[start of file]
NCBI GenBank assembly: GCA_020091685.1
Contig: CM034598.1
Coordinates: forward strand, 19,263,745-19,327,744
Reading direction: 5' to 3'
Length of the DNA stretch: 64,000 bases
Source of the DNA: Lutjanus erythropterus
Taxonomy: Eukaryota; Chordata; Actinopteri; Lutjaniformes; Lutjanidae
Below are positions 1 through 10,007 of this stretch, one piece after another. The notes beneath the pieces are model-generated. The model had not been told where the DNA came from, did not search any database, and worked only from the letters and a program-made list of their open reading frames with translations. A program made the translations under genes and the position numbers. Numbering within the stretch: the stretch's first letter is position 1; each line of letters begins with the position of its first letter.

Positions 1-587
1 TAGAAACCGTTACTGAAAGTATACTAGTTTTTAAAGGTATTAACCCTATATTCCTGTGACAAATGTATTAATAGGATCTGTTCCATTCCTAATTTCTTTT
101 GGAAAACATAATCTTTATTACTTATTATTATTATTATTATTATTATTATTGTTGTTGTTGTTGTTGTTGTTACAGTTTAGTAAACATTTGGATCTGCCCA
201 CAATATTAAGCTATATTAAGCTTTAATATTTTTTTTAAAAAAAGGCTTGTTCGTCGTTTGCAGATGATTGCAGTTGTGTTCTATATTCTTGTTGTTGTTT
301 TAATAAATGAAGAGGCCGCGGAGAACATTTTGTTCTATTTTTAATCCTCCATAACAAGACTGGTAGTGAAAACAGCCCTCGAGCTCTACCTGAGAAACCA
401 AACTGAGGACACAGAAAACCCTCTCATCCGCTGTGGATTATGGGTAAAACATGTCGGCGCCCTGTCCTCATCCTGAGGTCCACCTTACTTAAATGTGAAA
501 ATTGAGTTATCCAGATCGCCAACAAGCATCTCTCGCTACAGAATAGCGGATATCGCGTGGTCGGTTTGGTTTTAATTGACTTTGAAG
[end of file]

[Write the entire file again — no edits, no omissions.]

NCBI GenBank assembly: GCA_020091685.1
Contig: CM034598.1
Coordinates: forward strand, 19,263,745-19,327,744
Reading direction: 5' to 3'
Length of the DNA stretch: 64,000 bases
Source of the DNA: Lutjanus erythropterus
Taxonomy: Eukaryota; Chordata; Actinopteri; Lutjaniformes; Lutjanidae
Below are positions 1 through 10,007 of this stretch, one piece after another. The notes beneath the pieces are model-generated. The model had not been told where the DNA came from, did not search any database, and worked only from the letters and a program-made list of their open reading frames with translations. A program made the translations under genes and the position numbers. Numbering within the stretch: the stretch's first letter is position 1; each line of letters begins with the position of its first letter.

Positions 1-587
1 TAGAAACCGTTACTGAAAGTATACTAGTTTTTAAAGGTATTAACCCTATATTCCTGTGACAAATGTATTAATAGGATCTGTTCCATTCCTAATTTCTTTT
101 GGAAAACATAATCTTTATTACTTATTATTATTATTATTATTATTATTATTGTTGTTGTTGTTGTTGTTGTTACAGTTTAGTAAACATTTGGATCTGCCCA
201 CAATATTAAGCTATATTAAGCTTTAATATTTTTTTTAAAAAAAGGCTTGTTCGTCGTTTGCAGATGATTGCAGTTGTGTTCTATATTCTTGTTGTTGTTT
301 TAATAAATGAAGAGGCCGCGGAGAACATTTTGTTCTATTTTTAATCCTCCATAACAAGACTGGTAGTGAAAACAGCCCTCGAGCTCTACCTGAGAAACCA
401 AACTGAGGACACAGAAAACCCTCTCATCCGCTGTGGATTATGGGTAAAACATGTCGGCGCCCTGTCCTCATCCTGAGGTCCACCTTACTTAAATGTGAAA
501 ATTGAGTTATCCAGATCGCCAACAAGCATCTCTCGCTACAGAATAGCGGATATCGCGTGGTCGGTTTGGTTTTAATTGACTTTGAAG